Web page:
Stanford to show Little Bighorn drawings by Red Horse, a Native American artist in the fight
There’s no lack of visual impressions of the Battle of the Little Bighorn.
One is dashing Errol Flynn valiantly leading his men to their doom in black and white in “They Died With Their Boots On,” a film that, quite contrary to the historical record, depicted George Armstrong Custer as sympathetic to the Native American tribes he fought.
Arthur Penn’s acidly antiheroic view of the battle in the film “Little Big Man” shows Custer lapsing into an insane fantasy on the battlefield. An arrow ends the dandified general’s megalomaniacal raving just as he’s about to shoot wounded cavalryman Dustin Hoffman in the head.
But perhaps the most important and reliable visual record of June 25, 1876, comes from someone who was there: Red Horse, a Lakota Sioux chief who, drawing from memory five years after the fighting, used colored pencils and manila paper to create a suite of 42 unsparing images chronicling the horrific battle in which he’d fought.
A dozen of the drawings from the “Red Horse Pictographic Account of the Battle of the Little Bighorn” will leave their usual repository at the Smithsonian Institution’s National Anthropological Archives in Washington, D.C., and go on display Jan. 16 to May 9 at Stanford University’s Cantor Arts Center.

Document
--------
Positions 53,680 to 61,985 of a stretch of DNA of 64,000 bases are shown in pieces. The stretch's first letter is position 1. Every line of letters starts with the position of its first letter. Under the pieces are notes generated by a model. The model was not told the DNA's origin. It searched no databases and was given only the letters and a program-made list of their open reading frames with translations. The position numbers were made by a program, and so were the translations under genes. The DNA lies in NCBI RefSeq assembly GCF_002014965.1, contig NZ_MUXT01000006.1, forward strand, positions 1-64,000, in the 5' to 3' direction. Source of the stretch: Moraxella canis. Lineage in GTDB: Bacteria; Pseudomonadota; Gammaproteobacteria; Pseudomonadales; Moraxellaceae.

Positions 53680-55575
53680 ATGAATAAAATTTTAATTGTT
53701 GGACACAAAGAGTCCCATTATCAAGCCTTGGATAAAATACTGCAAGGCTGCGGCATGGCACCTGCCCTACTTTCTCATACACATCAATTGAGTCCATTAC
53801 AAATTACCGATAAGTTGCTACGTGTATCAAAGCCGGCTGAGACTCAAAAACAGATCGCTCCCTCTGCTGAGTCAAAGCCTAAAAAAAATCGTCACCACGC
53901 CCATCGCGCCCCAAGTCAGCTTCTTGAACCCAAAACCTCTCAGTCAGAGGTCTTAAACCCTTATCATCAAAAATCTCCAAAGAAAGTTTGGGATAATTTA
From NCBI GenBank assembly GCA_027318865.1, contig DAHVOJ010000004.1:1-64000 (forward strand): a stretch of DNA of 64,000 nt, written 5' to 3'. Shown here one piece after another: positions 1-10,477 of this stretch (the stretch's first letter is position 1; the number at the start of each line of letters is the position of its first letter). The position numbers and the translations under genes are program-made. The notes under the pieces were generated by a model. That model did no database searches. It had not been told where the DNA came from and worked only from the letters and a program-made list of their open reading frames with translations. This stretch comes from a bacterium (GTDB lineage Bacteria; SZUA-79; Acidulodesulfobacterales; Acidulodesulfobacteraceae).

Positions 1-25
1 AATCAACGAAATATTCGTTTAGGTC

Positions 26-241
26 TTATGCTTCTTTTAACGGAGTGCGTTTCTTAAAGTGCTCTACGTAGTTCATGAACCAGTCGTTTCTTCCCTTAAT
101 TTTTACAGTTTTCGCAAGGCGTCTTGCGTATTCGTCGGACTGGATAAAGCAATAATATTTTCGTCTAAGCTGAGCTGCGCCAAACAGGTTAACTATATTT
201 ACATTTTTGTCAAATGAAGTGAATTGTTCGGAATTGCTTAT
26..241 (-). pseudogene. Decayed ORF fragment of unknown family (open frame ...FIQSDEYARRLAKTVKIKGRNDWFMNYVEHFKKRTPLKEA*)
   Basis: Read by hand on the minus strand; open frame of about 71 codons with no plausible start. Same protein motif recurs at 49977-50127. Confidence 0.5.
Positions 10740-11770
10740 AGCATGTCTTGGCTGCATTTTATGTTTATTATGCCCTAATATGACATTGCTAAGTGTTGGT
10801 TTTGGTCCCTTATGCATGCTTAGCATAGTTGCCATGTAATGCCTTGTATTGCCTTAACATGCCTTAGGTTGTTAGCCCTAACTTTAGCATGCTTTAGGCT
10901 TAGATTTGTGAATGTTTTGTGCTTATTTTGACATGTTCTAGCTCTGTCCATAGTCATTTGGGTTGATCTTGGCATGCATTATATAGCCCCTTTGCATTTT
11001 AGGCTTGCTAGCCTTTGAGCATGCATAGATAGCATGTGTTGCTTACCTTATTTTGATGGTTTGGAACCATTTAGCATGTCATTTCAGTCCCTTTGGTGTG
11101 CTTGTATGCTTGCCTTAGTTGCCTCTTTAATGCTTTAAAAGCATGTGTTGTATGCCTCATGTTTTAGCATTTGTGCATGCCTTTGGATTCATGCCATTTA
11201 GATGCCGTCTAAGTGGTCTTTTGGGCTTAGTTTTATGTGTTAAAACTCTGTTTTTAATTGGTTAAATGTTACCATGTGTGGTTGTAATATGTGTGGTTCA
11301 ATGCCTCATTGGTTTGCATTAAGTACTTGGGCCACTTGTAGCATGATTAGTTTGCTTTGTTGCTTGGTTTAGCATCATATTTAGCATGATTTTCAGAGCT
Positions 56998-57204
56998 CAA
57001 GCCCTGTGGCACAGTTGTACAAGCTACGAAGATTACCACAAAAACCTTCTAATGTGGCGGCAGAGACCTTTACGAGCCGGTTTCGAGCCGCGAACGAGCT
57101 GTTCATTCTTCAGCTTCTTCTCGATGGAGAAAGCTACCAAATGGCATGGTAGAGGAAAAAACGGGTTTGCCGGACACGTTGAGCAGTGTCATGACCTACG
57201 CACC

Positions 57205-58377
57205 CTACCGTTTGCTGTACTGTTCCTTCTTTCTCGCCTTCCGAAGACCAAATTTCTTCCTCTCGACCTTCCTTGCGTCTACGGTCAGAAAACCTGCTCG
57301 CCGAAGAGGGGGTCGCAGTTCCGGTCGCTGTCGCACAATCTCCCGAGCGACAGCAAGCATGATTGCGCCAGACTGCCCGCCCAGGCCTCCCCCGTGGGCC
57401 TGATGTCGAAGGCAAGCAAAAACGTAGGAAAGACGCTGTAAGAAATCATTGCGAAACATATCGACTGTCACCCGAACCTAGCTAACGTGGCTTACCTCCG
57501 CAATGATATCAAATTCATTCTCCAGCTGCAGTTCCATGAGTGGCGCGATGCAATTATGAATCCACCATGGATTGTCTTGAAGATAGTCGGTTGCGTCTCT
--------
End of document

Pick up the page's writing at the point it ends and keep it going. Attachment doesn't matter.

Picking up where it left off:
The Cantor’s announcement of the exhibition Wednesday said it’s the first time a representative selection of these works has been displayed together since 1976, when the Smithsonian’s National Portrait Gallery put on the exhibition “Keep the Last Bullet for Yourself: The Fight at Little Bighorn.”
A Smithsonian publication from June 1976 described it as “a small show” timed to the battle’s 100th anniversary. Also on display were Custer’s buckskin coat and battle flag and the last message he sent before making his last stand. Custer rode into battle after dividing his Seventh Cavalry into three groups, aiming to encircle an Indian encampment along the Little Bighorn River in what’s now Montana. Instead, a vastly superior force led by Sitting Bull and Crazy Horse attacked, and the unit Custer led was wiped out.
For the record, Nov. 6, 12:30 p.m.: an earlier version of this post incorrectly said that the battle site is in South Dakota, rather than Montana.
Jake Homiak, director of the Anthropology Collections and Archives at the Smithsonian National Museum of Natural History, said Wednesday that, to his knowledge, only three of Red Horse’s drawings previously had been loaned for display outside the Smithsonian.
The coming show springs from a sophomore seminar course at Stanford called the Face of Battle, in which political science professor Scott Sagan, borrowing the title from a celebrated book by the British military historian John Keegan, tries to give students a sense of what warfare is like for the combatants themselves. He uses Gettysburg and Little Bighorn as case studies. Students travel to both battlefields as part of their classwork, and Sagan also brings them to the Smithsonian to see Red Horse’s drawings and discuss their meaning with JoAllyn Archambault, director of the American Indian Program at the Smithsonian National Museum of Natural History.
Sagan said by email that he and two collaborators from Stanford picked the dozen drawings “for both aesthetic and pedagogical reasons. These drawings are both emotionally powerful and representative of the chronology of the battle.”